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APPENDIX A

UXO OBSTACLE NUMBERING

UXO hazard areas are integrated into the standard obstacle numbering system using the procedures described below. Army and Marine Corps use the same numbering system. Army units are used for example only.

a. Obstacle Numbering from Other Echelons. FM 90-7, Combined Arms Obstacle Integration, covers obstacle planning (and numbering) from corps through task force (TF) level. A theater Army (TA) or joint task force (JTF) headquarters (HQ) could give an obstacle to subordinate units as specified tasks. The solution is to add other options for the unit type (Character 1) in the 12-character obstacle number. In this case "T" for TA or "J" for JTF. Thus, the number for a bridge demolition (span) obstacle (planned) designated by 4th Army is T004-** A-BS0l/. Additionally, other joint force HQ can use this system (e.g., a MEF could use "M"). In this case, the use of a distinctive letter designator for an individual HQ is specified in the OPLAN/OPORD.

b. Encountered Obstacles. Frequently, units in combat environments encounter or identify enemy obstacles, areas affected by UXO (caused by enemy or friendly submunitions), or possibly other things that require tracking as an obstacle. The term encountered obstacle is used to describe these types of obstacles. In these situations the obstacle numbering system can be used with minor modifications. These modifications are made to the obstacle type abbreviation (Characters 8 and 9) and zone, belt, or group designators (Characters 5, 6, and 7).

c. Obstacle Type Abbreviations. Currently the obstacle numbering system has six different letter prefixes (B=bridge demolition, M=conventional minefield, R=road crater, W=wire obstacles, S=scatterable minefields, and A=miscellaneous conventional obstacles). This allows great flexibility for identifying other areas or things that serve as obstacles (i.e., encountered obstacles such as UXO) but do not fit into the categories described above.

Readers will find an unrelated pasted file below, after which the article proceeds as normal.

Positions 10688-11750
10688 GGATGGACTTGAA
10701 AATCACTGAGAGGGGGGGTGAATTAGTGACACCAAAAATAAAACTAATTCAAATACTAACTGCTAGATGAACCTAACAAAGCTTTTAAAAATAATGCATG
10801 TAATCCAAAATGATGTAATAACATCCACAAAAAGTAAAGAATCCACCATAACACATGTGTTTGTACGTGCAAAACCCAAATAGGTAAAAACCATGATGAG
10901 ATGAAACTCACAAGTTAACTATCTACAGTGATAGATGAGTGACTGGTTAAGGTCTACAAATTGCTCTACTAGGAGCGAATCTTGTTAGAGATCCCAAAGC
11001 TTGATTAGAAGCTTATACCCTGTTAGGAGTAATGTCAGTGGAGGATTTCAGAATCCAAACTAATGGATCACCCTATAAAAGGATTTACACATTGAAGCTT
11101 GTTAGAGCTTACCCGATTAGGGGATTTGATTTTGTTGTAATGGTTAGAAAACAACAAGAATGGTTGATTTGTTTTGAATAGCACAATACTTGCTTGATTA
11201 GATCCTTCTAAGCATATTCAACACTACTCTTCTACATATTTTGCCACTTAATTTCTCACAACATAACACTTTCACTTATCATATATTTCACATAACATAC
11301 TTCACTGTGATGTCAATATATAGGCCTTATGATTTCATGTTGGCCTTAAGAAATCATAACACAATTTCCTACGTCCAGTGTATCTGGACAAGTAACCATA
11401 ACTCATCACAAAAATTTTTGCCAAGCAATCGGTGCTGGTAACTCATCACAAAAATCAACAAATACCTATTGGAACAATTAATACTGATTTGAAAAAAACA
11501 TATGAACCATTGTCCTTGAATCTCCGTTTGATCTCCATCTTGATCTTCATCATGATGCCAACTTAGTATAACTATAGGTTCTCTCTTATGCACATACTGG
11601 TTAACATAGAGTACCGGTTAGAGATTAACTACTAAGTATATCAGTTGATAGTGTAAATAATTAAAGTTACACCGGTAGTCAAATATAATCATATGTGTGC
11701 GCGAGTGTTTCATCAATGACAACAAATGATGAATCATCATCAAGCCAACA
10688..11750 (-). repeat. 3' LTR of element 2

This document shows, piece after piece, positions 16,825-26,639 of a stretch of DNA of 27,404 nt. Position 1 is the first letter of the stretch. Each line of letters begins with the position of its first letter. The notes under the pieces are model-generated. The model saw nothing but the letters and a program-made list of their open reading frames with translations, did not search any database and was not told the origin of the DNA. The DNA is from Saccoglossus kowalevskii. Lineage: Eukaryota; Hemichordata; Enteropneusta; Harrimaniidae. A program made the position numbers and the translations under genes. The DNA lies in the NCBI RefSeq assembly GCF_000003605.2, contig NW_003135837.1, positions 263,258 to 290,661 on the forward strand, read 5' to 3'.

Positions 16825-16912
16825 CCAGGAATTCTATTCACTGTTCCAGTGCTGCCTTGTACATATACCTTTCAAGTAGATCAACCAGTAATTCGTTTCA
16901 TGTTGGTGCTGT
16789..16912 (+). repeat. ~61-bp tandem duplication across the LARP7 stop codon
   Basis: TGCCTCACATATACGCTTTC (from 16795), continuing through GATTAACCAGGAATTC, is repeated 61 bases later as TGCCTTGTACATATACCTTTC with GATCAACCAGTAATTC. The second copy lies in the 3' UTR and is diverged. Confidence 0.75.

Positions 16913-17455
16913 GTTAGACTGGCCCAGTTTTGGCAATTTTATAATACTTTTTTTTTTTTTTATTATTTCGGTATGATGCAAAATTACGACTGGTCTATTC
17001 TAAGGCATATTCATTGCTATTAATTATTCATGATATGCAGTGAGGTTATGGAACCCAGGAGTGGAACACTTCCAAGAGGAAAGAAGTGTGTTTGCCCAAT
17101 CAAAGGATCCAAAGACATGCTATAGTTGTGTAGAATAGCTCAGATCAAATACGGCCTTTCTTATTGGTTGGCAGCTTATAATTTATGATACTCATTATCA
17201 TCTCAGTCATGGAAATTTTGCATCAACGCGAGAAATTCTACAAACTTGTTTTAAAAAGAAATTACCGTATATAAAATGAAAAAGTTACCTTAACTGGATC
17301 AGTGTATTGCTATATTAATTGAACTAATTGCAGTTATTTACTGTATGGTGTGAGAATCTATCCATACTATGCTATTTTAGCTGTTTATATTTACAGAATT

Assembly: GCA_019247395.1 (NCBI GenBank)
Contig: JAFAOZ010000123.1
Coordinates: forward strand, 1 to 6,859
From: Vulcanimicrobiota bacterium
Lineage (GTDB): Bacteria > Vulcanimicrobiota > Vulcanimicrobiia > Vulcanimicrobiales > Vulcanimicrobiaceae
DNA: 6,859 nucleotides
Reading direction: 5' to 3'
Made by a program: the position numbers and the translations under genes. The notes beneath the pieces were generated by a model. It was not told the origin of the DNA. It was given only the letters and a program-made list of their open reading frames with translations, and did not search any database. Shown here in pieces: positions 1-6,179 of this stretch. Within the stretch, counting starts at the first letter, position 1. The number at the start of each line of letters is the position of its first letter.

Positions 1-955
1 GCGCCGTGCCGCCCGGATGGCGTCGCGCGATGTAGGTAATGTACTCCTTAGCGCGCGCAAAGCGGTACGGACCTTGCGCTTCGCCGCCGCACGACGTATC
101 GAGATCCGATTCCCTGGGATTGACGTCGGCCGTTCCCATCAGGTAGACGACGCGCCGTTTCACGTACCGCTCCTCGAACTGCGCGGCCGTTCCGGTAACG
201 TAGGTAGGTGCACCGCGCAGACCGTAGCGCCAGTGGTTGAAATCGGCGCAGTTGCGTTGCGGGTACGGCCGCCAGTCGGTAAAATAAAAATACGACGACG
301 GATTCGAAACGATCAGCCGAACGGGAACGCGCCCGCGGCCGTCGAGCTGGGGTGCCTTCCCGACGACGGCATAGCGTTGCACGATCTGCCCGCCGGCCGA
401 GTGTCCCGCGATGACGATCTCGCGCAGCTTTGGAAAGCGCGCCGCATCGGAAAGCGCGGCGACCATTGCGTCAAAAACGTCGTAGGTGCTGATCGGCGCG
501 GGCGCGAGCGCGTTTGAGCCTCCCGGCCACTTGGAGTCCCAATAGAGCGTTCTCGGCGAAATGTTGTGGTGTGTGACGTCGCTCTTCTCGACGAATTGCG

(1) Obstacle Type Abbreviation for UXO. The obstacle type abbreviation "UX" is for UXO areas where the specific type is not identified. Use "U" as the prefix and use another letter for the suffix to delineate between different types of UXO (e.g., UM for MLRS, UD for DPICM; see list at end of section).

(2) Obstacle Type Abbreviations for Enemy Obstacles. Enemy obstacles are identified by an obstacle type with "E" as the prefix (e.g., EM is an enemy minefield, and ED is an enemy antitank ditch).

(3) Obstacle Type Abbreviations for Other Situations. There may be other applications for modifications of the obstacle type abbreviation (e.g., chemically contaminated areas or natural obstacles that require special tracking).

d. Obstacle Type Abbreviation Detail. Although the letter codes seem to lack detail, the obstacle number is really nothing more than an unique address that allows an obstacle to be identified in a database. This in turn allows database users (engineers, EOD, etc.) to determine the detailed information concerning a specific obstacle and accurately track the employment of submunitions throughout the depth of the battlefield. The obstacle number is the start point to developing further information concerning the UXO (e.g., location, quantity, enemy, or friendly).

e. Zone, Belt, and Group Designators. The primary function of the zone, belt, and group designators for UXO tracking is to identify geographical or relative locations of UXO; moreover, it can further enhance situation awareness and reduce fratricide on the battlefield.

(1) Zone, Belt, and Group versus Unit Identification. A secondary function of the zone, belt, and group designator is to identify the owning (or responsible) unit for the obstacle control measure. The zone, belt, and group designators allow identification of the responsible unit down to company level.

(2) Zone Designators. When coupled with the HQ designation (Characters 1 through 4), the zone designator identifies the owning brigade (a single zone is the responsibility of a single brigade). Thus, a division can distinguish between obstacles reported by its subordinate brigades. Note: Corps use the HQ designation to distinguish between obstacles reported by subordinate divisions.

(3) Belt Designators. When coupled with the HQ designation and the zone designator, the belt designator identifies the owning TF (a single belt is the responsibility of a single TF). Thus a brigade can distinguish between obstacles reported by its subordinate TFs.

(4) Group Designators. When coupled with the HQ designation, the zone designator and the belt designator, the group designator identifies the owning company (a single group is the responsibility of a single company). Thus a TF can distinguish between obstacles reported by its subordinate companies.